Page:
At one point, let’s say day 8, I started counting down the hours to leave. I started power walking the trail with purpose, trying to break a sweat. I started making my to do list for my return. As I got closer to the finish line, I started wanting to be back in the world again. I started writing this piece in my head - I called it “I like bondage” because I knew wasn’t ready to be liberated yet, and also because it sounded like provocation.
But then as the hours actually drew down I felt sad about my return, like I was going to lose something special I had found. I knew I couldn’t stay, but I didn’t want to leave. I wanted the peace and calm I felt, but I wanted it in my regular life.
I can never be satisfied.
Some people come back from such experiences full of plans for changing their lives, for meditating hours a day, for eating healthier, for quitting drinking.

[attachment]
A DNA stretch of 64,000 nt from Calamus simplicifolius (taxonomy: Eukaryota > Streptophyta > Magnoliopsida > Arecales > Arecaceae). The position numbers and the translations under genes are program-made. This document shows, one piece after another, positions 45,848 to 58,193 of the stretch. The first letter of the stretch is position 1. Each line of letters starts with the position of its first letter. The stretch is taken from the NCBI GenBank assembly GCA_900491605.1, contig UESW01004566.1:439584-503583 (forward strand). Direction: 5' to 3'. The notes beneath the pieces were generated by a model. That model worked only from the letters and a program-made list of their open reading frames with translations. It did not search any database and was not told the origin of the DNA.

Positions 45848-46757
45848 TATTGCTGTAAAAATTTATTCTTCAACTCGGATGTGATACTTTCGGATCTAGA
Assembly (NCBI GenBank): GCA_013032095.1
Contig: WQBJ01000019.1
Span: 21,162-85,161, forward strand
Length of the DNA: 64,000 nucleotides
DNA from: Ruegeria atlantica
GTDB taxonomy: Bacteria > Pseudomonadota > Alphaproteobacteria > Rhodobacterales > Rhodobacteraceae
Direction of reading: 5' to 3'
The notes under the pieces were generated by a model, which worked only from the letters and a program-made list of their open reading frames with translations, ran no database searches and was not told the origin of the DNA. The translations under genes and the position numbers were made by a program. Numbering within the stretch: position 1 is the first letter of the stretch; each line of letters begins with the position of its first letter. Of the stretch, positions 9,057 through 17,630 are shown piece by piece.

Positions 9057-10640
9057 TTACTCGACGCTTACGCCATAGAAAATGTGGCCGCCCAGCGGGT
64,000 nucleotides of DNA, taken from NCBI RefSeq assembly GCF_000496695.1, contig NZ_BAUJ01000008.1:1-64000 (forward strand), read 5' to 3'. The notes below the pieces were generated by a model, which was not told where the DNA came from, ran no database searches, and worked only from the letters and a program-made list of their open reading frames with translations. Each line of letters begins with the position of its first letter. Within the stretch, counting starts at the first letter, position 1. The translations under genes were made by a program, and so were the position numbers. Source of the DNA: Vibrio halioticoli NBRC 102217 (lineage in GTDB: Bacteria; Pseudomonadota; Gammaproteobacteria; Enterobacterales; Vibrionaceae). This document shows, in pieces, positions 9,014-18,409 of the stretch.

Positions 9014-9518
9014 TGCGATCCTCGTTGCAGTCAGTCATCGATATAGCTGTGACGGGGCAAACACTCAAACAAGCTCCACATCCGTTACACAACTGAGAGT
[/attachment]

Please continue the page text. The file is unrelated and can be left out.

I had a beer within a half hour of walking into my apartment. I didn’t even attempt to meditate the full hour in the morning and a full hour in the evening that Goenkaji suggested. But I have committed to make my occasional half hour of meditation in the morning a permanent thing.
A little more than a week in, I still feel more emotionally even, more gentle, more kind to people. Most of the time I remember that everything is impermanent and that I have to put in the work to maintain this state. That this is a journey of a million steps, and I’m hopefully closer to the beginning than the end.
I might still be in bondage, but I did learn some lessons. And if I want liberation, I know I gotta do the work - I'm not sure I'm ready to just yet.